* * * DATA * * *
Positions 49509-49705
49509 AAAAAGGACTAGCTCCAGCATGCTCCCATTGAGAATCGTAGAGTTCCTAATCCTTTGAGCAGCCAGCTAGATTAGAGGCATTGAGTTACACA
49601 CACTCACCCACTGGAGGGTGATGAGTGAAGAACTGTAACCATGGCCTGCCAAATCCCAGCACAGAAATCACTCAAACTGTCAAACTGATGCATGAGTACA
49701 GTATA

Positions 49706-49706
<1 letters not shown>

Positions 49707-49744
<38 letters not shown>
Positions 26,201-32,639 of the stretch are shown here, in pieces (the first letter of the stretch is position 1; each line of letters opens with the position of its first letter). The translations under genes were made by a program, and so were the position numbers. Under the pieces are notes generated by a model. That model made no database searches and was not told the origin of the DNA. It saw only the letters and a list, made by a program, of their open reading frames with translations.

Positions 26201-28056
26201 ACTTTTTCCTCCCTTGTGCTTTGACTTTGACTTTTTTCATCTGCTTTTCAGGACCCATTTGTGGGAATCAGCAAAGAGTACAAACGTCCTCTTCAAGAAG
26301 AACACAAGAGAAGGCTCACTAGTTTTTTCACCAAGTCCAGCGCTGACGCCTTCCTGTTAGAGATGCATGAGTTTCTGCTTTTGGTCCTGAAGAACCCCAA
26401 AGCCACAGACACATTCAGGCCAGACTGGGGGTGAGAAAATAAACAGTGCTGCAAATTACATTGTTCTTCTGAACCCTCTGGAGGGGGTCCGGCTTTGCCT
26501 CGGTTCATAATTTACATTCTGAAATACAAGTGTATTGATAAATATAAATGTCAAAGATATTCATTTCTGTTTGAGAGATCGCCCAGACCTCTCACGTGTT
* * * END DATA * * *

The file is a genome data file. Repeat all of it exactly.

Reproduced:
Positions 49509-49705
49509 AAAAAGGACTAGCTCCAGCATGCTCCCATTGAGAATCGTAGAGTTCCTAATCCTTTGAGCAGCCAGCTAGATTAGAGGCATTGAGTTACACA
49601 CACTCACCCACTGGAGGGTGATGAGTGAAGAACTGTAACCATGGCCTGCCAAATCCCAGCACAGAAATCACTCAAACTGTCAAACTGATGCATGAGTACA
49701 GTATA

Positions 49706-49706
<1 letters not shown>

Positions 49707-49744
<38 letters not shown>
Positions 26,201-32,639 of the stretch are shown here, in pieces (the first letter of the stretch is position 1; each line of letters opens with the position of its first letter). The translations under genes were made by a program, and so were the position numbers. Under the pieces are notes generated by a model. That model made no database searches and was not told the origin of the DNA. It saw only the letters and a list, made by a program, of their open reading frames with translations.

Positions 26201-28056
26201 ACTTTTTCCTCCCTTGTGCTTTGACTTTGACTTTTTTCATCTGCTTTTCAGGACCCATTTGTGGGAATCAGCAAAGAGTACAAACGTCCTCTTCAAGAAG
26301 AACACAAGAGAAGGCTCACTAGTTTTTTCACCAAGTCCAGCGCTGACGCCTTCCTGTTAGAGATGCATGAGTTTCTGCTTTTGGTCCTGAAGAACCCCAA
26401 AGCCACAGACACATTCAGGCCAGACTGGGGGTGAGAAAATAAACAGTGCTGCAAATTACATTGTTCTTCTGAACCCTCTGGAGGGGGTCCGGCTTTGCCT
26501 CGGTTCATAATTTACATTCTGAAATACAAGTGTATTGATAAATATAAATGTCAAAGATATTCATTTCTGTTTGAGAGATCGCCCAGACCTCTCACGTGTT